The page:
Oil price boosts Suncor's profit
As frustrated as Suncor Energy Inc. investors have been with the oil company’s performance in recent years, several holders say they’re skeptical of a proposal by Elliott Investment Management LP to overhaul the company’s board, management and operations.
Elliott, founded by billionaire Paul Singer, has a track record of shaking up large underperforming oil and gas companies. In 2019, it called for a breakup of Marathon Petroleum Corp. and the removal of its CEO, which won the backing of other institutional investors.
Elliott is using a similar playbook at Suncor. It has asked for five directors to be added to Suncor’s board and demanded a management review after operational mishaps and accidents at its oil sands projects led to production misses and caused the company’s stock price to underperform its peers. Suncor is the worst-performing large Canadian oil sands producer over the past year, lagging Canadian Natural Resources Ltd., Cenovus Energy Inc., Imperial Oil Ltd. and MEG Energy Corp.
Ahead of its annual meeting Tuesday, at which disgruntled shareholders may have a chance to share their grievances, Suncor hiked its quarterly dividend 12 per cent, to 47 Canadian cents per share. The company beat analysts’ expectations for revenue and profit in the first quarter despite higher total operating costs, according to Bloomberg data. The Calgary-based company is now looking to sell off its UK assets in addition to its projects in Norway and its wind-energy portfolio.
Elliott hasn’t nominated directors for the meeting. The investment firm, which says it owns a 3.4 per cent economic take in Suncor, could increase that amount or partner with other shareholders to call a special meeting if the company resists change, according to a person familiar with the matter.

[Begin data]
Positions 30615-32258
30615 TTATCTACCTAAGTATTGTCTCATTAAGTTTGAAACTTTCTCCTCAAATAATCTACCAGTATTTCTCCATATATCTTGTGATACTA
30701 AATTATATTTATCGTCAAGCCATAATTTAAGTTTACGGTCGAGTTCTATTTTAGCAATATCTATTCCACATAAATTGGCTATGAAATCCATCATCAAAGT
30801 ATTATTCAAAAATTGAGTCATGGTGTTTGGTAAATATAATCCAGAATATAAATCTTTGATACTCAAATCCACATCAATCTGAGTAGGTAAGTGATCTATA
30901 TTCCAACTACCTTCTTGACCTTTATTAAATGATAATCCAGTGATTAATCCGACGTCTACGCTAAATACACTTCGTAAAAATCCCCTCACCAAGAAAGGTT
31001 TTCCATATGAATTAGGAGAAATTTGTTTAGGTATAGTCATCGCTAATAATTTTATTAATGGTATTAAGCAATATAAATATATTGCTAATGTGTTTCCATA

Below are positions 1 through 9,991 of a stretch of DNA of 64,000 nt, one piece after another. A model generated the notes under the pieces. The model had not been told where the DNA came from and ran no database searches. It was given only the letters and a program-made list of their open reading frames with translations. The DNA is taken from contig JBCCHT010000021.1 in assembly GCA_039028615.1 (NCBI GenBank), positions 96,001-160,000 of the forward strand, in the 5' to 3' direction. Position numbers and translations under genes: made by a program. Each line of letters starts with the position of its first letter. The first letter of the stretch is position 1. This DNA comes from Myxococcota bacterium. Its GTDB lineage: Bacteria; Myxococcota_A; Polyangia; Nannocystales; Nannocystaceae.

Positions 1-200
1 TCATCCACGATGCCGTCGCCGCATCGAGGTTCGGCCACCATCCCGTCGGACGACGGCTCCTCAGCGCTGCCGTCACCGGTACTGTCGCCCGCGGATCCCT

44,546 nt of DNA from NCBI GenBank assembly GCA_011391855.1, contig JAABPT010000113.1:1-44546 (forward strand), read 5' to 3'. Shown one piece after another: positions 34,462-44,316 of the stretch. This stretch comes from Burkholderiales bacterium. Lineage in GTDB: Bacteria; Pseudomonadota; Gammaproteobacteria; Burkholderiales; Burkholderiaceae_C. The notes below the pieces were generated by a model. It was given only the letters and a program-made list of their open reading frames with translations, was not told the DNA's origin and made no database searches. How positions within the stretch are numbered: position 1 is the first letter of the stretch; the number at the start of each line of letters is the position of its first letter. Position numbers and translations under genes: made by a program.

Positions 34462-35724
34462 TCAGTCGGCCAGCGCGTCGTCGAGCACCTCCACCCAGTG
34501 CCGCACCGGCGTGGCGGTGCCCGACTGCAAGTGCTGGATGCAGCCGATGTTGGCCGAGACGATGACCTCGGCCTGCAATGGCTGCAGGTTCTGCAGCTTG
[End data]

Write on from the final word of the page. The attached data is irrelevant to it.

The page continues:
Suncor investors contacted by Bloomberg News said they want changes, but they all stopped short of endorsing Elliott’s full suite of plans. They were especially wary of its proposal to sell off Suncor’s Petro-Canada retail fueling stations, which it claims could surface US$5 billion of “trapped value.”
“There’s no guarantee that selling those will unlock a lot of value,” said Laura Lau, chief investment officer of Brompton Funds. Although there are two logical buyers in Canada for the assets, Parkland Corp. and Alimentation Couche-Tard Inc., either might draw significant antitrust scrutiny, she said.
The stations provide “stable cash flow and profits” regardless of the price of oil, said Norman Levine, a recently-retired managing director of Portfolio Management Corp. who says he’s owned Suncor for decades and currently holds shares worth a “few hundreds of thousands” of dollars.
Suncor’s operational troubles and a cut in its production guidance last year at its massive Fort Hills mine over unstable slopes have contributed to questions about the future of Mark Little, Suncor’s chief executive officer since 2019.
“They need somebody to shake them up and run them better,” Levine said.
Even some investors who are critical of Suncor question why Elliott should be given five seats on a board that’s currently 11 people, arguing that a small minority stake doesn’t warrant such influence.
Cation Capital Inc. President and CEO Sandy Edmonstone said five seats would be too many, but he still wants to see a board shuffle. That includes elevating board members Lorraine Mitchelmore and Russ Girling, previously the heads of Shell Canada and TC Energy Corp., respectively, to chair and vice chair. (The current chair, Michael Wilson, comes from the chemical and agriculture industries.)
Suncor’s share price has risen about 8 per cent since Elliott made public its proposal on April 28, as of Monday’s close, as despite a selloff in energy stocks. “I think the price reaction to the news is self-explanatory: investors were happy and wish changes are made going forward,” Gurgen Ayvazyan, a private investor, said via chat.
Ayvazyan said that he holds thousands of shares of Suncor and that Suncor is his biggest holding. It is “frustrating to consistently lagging peers and having operational issues,” he wrote. “Hoping for Elliott to succeed and make changes.”